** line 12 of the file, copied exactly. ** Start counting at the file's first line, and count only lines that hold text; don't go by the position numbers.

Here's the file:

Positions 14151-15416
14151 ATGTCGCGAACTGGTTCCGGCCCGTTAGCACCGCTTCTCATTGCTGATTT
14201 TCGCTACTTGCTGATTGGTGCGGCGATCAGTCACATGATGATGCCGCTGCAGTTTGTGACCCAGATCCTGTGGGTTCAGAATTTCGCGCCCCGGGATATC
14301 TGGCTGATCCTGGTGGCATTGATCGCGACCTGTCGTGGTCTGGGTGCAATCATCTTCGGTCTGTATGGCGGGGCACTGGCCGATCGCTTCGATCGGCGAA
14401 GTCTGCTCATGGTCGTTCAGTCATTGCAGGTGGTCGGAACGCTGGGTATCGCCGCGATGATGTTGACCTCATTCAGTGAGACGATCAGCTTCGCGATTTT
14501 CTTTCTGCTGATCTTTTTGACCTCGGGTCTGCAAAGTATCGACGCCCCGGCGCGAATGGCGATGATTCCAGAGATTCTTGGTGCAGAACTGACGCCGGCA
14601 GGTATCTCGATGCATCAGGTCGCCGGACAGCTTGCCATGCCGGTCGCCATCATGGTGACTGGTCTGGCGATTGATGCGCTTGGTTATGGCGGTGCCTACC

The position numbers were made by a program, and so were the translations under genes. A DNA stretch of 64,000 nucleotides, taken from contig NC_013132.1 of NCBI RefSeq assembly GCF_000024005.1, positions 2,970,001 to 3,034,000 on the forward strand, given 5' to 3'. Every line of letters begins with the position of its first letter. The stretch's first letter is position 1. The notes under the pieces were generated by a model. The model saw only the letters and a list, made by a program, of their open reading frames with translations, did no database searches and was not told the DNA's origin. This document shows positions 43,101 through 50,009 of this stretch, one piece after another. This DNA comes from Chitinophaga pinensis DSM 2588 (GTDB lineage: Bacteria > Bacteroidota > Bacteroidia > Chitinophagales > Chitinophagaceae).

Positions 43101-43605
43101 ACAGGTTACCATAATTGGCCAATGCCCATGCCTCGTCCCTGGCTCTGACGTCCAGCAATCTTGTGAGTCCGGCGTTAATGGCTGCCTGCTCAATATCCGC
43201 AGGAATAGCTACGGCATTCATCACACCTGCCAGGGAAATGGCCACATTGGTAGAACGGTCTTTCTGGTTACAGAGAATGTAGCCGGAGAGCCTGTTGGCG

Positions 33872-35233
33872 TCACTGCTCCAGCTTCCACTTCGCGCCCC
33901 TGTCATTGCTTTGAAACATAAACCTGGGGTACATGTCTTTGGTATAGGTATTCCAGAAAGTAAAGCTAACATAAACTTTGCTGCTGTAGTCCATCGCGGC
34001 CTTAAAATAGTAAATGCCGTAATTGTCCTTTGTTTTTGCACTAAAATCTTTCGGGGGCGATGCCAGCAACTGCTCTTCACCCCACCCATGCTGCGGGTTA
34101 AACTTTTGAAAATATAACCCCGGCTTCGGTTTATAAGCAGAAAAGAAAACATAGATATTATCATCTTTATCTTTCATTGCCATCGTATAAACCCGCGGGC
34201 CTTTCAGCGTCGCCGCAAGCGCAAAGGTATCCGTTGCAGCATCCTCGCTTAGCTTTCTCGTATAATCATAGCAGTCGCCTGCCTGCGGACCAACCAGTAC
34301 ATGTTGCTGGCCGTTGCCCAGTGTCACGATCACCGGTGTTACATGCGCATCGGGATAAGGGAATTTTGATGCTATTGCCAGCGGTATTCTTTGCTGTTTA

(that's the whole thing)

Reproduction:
Positions 33872-35233